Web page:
(2) The consequences of removal for the health of a claimant who would not be able to access equivalent health care in their country of nationality as was available in this country are plainly relevant to the question of proportionality. But, when weighed against the public interest in ensuring that the limited resources of this country's health service are used to the best effect for the benefit of those for whom they are intended, those consequences do not weigh heavily in the claimant's favour but speak cogently in support of the public interests in removal.
Download the full judgement from Refworld <>here . . . .
Egypt: Supporters of Morsi turn on Christians in Angry backlash
Scores killed and many wounded as Coptic churches and properties are hit by violent mobs: As hundreds of Islamists were being gunned down on the streets of Cairo during Wednesday's bloodbath, the ugly consequences began to ripple hundreds of miles down river to the towns and cities along Egypt's Nile Valley.
Outraged supporters of toppled President Mohamed Morsi, reacting to the ferocious crackdown launched against protesters camped out in Cairo, started attacking police stations and government institutions in several provinces. Scores were killed and many more wounded. But in a development which does not bode well for an already fractured society, it was the nation's Coptics which bore the brunt of some of the worst violence.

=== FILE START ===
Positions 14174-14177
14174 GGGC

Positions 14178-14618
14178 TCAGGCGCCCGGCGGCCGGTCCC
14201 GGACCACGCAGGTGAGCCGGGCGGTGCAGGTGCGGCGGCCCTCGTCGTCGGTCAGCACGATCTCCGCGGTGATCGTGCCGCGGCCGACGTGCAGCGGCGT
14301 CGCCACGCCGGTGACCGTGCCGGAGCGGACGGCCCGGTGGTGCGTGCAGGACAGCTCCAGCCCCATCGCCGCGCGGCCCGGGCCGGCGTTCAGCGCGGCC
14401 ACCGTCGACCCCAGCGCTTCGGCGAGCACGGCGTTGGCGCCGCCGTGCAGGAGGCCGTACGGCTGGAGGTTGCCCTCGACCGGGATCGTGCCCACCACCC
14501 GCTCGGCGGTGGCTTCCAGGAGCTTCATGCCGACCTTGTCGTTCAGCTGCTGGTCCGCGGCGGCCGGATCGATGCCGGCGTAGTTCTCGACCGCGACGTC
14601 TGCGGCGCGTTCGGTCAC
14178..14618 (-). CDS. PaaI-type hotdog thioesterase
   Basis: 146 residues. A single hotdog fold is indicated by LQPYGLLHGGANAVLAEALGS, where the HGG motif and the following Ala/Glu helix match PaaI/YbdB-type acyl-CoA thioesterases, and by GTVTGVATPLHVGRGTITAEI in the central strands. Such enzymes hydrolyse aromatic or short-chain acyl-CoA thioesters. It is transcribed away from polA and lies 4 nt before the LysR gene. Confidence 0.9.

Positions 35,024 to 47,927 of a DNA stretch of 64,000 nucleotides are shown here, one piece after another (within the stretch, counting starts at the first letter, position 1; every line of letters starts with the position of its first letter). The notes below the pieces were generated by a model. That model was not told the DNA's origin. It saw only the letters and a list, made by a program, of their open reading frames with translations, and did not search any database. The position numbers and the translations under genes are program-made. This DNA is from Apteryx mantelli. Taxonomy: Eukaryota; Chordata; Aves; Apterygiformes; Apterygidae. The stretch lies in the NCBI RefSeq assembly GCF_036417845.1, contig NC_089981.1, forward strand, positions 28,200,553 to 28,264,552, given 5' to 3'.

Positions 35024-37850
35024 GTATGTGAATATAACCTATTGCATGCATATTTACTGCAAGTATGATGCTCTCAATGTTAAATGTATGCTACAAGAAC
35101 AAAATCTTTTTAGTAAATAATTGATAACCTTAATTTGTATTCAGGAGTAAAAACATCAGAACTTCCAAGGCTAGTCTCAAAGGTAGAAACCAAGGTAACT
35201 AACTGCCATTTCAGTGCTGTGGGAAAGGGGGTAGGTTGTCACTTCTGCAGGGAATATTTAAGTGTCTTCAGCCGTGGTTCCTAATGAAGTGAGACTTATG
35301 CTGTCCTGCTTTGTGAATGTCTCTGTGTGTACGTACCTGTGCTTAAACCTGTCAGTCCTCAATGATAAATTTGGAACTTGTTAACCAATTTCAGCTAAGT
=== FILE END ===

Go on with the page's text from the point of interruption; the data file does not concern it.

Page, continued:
Christians account for an estimated 10 per cent of the country's 85 million population. A former Coptic Pope, Kyrillos VI, once claimed that Egypt's Muslims and Christians were a single people " worshipping the same God in two different ways." Yet following Wednesday's nationwide violence, when churches, Christian-owned businesses and property were attacked by angry mobs, Egypt's Copts appear to be feeling increasingly vulnerable.
Read more: Alastair Beach, <> Indpendent.co.uk, 15/08/2013
Stop Child Labour
Many observers thought that child labour was a thing of the past in Europe. However, there are strong indications that child labour remains a serious problem and that it might be growing in the wake of the economic crisis. Governments need to monitor this situation and to use the UN Convention on the Rights of the Child and the European Social Charter as guidance for preventive and remedial action.
Vulnerable people are always disproportionately affected in times of economic down-turn. The link between declining economic growth and increasing child labour is therefore no surprise. With the recession many European countries have drastically cut social aid. As unemployment soars, many families have found no other solution than sending their children to work.